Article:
7/15/09

Gone But Not Forgiven




It’s hard to determine if the condemnation of Robert McNamara is fully deserved or merely convenient. Mind you, I’m no Bob apologist. McNamara was instrumental is selling the Gulf of Tonkin incident as Congressional justification for the war in Vietnam, even though the evidence that U.S. Naval ships had been fired on was flimsy, and was eventually concluded to be non-existent. The Left despised McNamara for his technocratic number-crunching, which treated body counts as negotiable overhead, with apparently no grasp of the moral implications. In due course, the Hawks blamed him for the design of limited police actions in lieu of full and decisive military victory. Regardless of your view of the Vietnam conflict’s ultimate failure, Robert McNamara shoulders the blame. And maybe he should.

7/9/09

Half-Mast: Jesus of Neverland



I hated Michael Jackson. I hated him in the way every young sophisticate turns his nose up at popular culture when he enters his teens. Jackson was the cherry on top of a huge mound of ‘80s mall culture; Pac Man, Care Bears, New Coke, Rubik’s Cubes, parachute pants and Casio keyboards, kiddie crap now all sun-faded and broken on thrift store shelves. He was the King of Pop, anathema to a kid embracing drugs, punk rock and adolescent alienation. He was the definition of “heavy rotation”, his 15-minute Thriller video being the one bit of MTV programming that could force video-addicted youth to change the channel. He was a media-inflicted rash that wouldn’t go away.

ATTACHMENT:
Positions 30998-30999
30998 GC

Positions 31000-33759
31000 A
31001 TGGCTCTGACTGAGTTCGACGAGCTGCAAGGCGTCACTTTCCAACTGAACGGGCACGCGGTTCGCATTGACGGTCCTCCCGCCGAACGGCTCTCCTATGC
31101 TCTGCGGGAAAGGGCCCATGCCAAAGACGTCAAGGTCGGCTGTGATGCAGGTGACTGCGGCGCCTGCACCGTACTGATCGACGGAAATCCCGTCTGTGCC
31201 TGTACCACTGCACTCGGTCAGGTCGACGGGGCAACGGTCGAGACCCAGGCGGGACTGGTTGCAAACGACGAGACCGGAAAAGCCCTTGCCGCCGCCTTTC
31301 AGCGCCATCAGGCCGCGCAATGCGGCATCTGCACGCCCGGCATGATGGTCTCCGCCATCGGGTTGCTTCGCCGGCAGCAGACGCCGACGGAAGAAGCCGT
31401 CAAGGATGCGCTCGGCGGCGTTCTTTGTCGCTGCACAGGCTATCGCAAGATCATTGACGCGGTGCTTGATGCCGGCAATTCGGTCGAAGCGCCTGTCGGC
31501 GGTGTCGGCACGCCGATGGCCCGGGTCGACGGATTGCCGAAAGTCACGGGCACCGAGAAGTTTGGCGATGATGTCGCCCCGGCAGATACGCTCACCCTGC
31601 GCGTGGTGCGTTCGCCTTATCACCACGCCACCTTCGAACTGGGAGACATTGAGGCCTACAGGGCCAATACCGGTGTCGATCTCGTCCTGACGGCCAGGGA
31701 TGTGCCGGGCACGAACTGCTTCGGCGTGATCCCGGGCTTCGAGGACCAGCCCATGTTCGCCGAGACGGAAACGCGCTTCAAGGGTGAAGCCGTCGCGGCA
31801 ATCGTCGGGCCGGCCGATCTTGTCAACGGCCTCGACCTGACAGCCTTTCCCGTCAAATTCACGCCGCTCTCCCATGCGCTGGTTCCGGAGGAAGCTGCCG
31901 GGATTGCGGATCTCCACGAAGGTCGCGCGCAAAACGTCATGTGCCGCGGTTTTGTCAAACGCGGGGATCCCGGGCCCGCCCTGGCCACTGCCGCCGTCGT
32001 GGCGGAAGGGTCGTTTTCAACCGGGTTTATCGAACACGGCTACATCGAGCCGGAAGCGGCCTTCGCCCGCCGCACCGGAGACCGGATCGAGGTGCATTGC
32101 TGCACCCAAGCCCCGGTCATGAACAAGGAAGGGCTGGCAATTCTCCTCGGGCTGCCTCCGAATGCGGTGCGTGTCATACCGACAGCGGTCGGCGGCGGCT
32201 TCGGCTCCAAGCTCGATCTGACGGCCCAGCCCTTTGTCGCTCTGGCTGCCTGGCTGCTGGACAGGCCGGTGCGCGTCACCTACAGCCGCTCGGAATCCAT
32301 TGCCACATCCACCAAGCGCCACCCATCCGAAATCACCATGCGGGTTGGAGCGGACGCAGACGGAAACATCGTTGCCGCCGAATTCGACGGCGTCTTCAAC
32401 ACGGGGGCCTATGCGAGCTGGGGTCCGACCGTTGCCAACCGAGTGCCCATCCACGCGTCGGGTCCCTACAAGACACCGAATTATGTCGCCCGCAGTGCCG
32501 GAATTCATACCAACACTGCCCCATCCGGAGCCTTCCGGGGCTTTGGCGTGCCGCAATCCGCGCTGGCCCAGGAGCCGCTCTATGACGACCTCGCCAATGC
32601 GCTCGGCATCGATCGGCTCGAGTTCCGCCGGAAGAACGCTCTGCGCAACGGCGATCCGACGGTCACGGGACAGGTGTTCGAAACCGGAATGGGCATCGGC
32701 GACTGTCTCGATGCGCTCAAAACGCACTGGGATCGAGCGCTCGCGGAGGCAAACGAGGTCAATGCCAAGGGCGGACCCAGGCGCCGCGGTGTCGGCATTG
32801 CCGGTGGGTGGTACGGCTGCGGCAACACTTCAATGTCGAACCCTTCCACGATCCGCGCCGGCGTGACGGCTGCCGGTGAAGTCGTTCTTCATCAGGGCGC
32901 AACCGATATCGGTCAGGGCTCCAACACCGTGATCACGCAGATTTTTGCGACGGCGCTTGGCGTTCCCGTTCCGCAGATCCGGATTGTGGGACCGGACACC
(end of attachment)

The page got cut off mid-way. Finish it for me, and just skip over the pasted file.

7/7/09



A quickie portrait of Karl Malden, dependable character actor. I managed to throw this one together on the fly, scratching out the drawing in ballpoint and utilizing the scanner and good old MS Paint at work. Pablo Lobato suggested he needed a "butt nose". I tried it, but I just can't do that to poor Karl, whom I liked. I try not to engage in cruel and unusual caricature. If you're looking for that, hit up some of those guys at Disneyworld.

7/6/09

Escape from the Planet of the Angels


Even in 1976, at the height of her stardom, it was considered trite and superficial to like Farrah Fawcett. But everyone did, of course. All the guys had that ubiquitous poster, all the girls were blow-drying their hair to Farrahesque perfection. And how cold-hearted would you have to be NOT to like her? She was thin, blond and cute, with an impossibly toothy smile and a twinkling, little girl charm – the perfect blend of innocence and sex appeal that has forged America’s Sweethearts for generations.